Dallas Mavericks owner Mark Cuban said he believes the Los Angeles Clippers will sell for "far north" of $1 billion.
Though several billionaires have expressed interest in buying the team, Cuban said it will take a group of buyers to put together a winning bid for the club.
"Acquiring the franchise has gone from rich guys or women being able to write a check for a team, to it being a consortium where you have a lot of stakeholders," Cuban said in an interview with CNN's Christine Romans Tuesday.
"This is a real business. It's not a trophy asset. It has to make money," he said.
A spokeswoman for Oprah Winfrey has confirmed that she has had discussions with media mogul David Geffen and Oracle ( CEO Larry Ellison about a possible joint bid for the Clippers. )
Two NBA teams, the Milwaukee Bucks and the Sacramento Kings, recently each sold for about $550 million. However, those are two of the smallest markets in the league with the lowest revenue base.
The Clippers is the second most popular NBA team in Los Angeles behind the Lakers, but is still poised to bring in a lot of revenue. The team has been selling out the Staples Center every game since early 2011. It is also still in championship contention in the playoffs.
Cuban has expressed interest in buying teams in other sports in the past but he said he no longer can afford a National Football League or Major League Baseball team because prices have gotten so high. He paid a reported $280 million for the Mavericks in 2000.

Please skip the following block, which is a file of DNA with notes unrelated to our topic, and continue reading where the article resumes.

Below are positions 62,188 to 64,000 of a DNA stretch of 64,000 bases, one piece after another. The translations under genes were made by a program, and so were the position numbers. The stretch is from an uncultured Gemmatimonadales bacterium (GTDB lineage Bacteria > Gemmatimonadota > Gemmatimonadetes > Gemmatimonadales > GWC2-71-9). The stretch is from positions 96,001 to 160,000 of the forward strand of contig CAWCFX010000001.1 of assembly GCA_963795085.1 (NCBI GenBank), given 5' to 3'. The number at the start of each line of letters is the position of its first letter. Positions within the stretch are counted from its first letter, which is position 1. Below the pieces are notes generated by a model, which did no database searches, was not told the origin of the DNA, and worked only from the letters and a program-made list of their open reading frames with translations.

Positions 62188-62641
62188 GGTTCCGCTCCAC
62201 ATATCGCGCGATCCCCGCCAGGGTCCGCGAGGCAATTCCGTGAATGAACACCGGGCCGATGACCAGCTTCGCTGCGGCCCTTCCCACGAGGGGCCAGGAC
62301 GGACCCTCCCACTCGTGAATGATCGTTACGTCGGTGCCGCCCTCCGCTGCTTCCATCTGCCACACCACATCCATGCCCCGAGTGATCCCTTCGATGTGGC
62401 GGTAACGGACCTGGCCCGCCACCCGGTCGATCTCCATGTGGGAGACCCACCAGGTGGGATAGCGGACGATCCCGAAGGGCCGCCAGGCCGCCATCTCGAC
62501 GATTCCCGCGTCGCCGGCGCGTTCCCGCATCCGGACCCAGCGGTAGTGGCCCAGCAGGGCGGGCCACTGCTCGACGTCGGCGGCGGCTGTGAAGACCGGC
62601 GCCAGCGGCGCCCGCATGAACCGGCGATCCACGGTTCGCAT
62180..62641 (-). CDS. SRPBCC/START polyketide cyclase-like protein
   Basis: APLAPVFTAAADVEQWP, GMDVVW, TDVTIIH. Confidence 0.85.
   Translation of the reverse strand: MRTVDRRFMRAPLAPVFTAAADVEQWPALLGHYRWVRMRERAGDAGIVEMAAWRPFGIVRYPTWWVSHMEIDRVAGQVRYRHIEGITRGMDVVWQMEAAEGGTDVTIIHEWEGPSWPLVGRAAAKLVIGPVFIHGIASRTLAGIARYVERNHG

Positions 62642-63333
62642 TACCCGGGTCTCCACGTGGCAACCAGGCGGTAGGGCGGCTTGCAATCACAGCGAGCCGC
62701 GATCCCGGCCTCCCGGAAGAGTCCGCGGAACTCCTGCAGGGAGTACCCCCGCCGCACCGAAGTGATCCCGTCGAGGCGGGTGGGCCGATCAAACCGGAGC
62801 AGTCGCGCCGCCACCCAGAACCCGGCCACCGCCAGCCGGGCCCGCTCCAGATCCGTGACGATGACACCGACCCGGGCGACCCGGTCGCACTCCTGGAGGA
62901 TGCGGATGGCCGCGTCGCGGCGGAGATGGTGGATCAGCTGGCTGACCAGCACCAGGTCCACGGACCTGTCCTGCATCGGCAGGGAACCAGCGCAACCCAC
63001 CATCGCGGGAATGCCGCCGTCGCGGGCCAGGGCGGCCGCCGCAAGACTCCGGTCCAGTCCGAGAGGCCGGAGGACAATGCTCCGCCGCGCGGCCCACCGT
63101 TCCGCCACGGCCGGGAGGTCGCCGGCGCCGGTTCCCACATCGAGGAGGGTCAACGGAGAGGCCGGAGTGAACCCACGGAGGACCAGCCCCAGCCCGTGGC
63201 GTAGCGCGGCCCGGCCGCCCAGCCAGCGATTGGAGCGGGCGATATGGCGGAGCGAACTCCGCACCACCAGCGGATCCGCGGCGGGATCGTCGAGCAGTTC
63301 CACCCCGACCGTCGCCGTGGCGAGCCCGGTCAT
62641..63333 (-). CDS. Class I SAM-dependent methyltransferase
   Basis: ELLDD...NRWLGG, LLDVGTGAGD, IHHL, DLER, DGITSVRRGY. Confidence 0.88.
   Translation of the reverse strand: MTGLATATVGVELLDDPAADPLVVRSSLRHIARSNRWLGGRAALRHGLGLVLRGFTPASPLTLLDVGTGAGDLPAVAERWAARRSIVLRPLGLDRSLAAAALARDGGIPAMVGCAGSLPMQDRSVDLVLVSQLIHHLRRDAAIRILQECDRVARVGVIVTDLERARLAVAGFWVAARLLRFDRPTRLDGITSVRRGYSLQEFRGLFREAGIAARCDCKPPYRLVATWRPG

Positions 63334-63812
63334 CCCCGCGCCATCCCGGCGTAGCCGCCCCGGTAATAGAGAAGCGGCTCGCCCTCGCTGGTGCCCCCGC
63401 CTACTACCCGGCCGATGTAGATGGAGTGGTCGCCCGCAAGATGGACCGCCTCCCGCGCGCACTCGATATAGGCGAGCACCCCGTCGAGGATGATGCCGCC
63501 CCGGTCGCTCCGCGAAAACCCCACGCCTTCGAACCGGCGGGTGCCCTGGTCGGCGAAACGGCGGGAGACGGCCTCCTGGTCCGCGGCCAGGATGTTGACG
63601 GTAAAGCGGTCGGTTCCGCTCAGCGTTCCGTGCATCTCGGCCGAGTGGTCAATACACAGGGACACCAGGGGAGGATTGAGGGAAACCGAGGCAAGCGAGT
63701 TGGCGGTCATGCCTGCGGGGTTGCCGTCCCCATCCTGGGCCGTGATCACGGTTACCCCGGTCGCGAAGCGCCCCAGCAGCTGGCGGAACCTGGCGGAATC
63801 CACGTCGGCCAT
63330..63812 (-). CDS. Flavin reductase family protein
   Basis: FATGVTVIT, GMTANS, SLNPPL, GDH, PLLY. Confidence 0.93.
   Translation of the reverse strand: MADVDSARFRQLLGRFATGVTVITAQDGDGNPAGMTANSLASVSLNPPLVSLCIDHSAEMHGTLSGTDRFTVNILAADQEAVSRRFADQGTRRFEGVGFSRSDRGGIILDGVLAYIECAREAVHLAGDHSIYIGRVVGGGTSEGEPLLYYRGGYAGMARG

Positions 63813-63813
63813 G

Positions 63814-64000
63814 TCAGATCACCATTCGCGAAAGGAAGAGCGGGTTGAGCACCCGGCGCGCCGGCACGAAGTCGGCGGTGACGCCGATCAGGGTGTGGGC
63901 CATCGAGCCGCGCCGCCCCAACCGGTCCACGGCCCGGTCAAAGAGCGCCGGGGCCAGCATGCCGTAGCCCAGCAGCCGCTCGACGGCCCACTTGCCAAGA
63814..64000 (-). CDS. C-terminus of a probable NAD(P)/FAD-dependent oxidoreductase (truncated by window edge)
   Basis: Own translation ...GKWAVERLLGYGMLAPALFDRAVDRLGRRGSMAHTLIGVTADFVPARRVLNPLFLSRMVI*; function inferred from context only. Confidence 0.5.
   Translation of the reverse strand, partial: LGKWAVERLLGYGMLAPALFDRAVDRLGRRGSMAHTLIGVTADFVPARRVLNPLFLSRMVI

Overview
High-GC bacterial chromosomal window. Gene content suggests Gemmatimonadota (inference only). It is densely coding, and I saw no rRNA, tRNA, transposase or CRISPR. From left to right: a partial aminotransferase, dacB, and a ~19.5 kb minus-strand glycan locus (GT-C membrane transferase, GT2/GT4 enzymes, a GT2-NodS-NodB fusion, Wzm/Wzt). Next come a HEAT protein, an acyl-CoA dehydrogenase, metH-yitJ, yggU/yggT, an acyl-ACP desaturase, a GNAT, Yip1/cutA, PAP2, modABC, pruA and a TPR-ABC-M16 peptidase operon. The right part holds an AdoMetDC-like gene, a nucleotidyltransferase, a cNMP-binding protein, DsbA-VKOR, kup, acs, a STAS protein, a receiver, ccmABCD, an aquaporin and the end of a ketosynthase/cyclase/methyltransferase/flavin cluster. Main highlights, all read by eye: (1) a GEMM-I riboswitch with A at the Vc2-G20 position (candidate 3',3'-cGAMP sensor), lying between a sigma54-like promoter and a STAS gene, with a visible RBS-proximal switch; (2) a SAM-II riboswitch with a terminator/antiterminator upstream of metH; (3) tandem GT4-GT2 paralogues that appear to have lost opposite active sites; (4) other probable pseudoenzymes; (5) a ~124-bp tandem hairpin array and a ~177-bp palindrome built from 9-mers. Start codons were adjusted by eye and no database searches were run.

NBA Commissioner Adam Silver banned Clippers owner Donald Sterling for life because he was recorded making racist comments on a phone call. Silver has also asked the other NBA owners to order Sterling to sell the team.
Sterling is vowing to fight the sale, and his estranged wife Shelly Sterling has argued she would like to keep her 50% stake in the team despite her husband's comments.
Cuban said he can't comment on Sterling's comments or Silver's demand for a sale, but that the league has rules which clearly allow it to force a sale.
"I know what's in the NBA constitution because I got threatened with getting kicked out multiple times," he said.
But beyond Sterling's case, Cuban said he is concerned about the growing trend in society where private comments such as emails and text messages can be used against someone. Some e-mails he sent were used against him in an insider trading case, in which he was found not guilty. He's recently developed an iPhone app called Cyber Dust which deletes messages 30 seconds after they are sent.
"Those of us who are smart will start taking precautions to shrink our digital footprint so we don't have to censor ourselves," he said.